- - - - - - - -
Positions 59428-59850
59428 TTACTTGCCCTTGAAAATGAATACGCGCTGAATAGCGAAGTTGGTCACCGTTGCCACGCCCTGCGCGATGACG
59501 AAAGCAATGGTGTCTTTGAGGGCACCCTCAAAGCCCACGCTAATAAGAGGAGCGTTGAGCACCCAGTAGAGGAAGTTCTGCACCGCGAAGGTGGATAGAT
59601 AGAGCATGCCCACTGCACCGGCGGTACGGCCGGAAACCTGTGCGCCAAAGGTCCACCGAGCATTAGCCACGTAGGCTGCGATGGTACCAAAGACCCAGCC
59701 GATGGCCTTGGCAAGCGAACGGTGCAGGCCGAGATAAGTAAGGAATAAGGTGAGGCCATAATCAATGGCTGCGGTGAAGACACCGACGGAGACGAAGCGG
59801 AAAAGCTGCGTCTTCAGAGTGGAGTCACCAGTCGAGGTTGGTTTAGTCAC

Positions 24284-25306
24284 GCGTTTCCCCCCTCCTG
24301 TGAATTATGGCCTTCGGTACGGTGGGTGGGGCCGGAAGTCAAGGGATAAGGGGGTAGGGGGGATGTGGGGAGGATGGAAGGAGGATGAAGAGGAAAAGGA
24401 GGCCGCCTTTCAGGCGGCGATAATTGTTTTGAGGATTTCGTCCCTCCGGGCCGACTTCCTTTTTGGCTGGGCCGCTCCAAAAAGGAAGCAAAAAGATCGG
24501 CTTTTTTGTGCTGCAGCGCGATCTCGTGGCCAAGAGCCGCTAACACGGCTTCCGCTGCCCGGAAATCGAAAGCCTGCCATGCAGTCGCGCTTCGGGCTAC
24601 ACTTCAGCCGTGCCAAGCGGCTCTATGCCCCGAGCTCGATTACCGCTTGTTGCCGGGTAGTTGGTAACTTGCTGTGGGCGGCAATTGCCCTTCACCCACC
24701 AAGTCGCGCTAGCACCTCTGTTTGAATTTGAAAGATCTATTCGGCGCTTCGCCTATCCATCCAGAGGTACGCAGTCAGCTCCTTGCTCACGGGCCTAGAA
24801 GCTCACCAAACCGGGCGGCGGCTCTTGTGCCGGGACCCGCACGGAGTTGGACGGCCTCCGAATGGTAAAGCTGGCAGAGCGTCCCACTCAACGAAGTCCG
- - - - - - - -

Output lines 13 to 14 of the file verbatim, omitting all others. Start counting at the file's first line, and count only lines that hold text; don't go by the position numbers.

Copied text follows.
24701 AAGTCGCGCTAGCACCTCTGTTTGAATTTGAAAGATCTATTCGGCGCTTCGCCTATCCATCCAGAGGTACGCAGTCAGCTCCTTGCTCACGGGCCTAGAA
24801 GCTCACCAAACCGGGCGGCGGCTCTTGTGCCGGGACCCGCACGGAGTTGGACGGCCTCCGAATGGTAAAGCTGGCAGAGCGTCCCACTCAACGAAGTCCG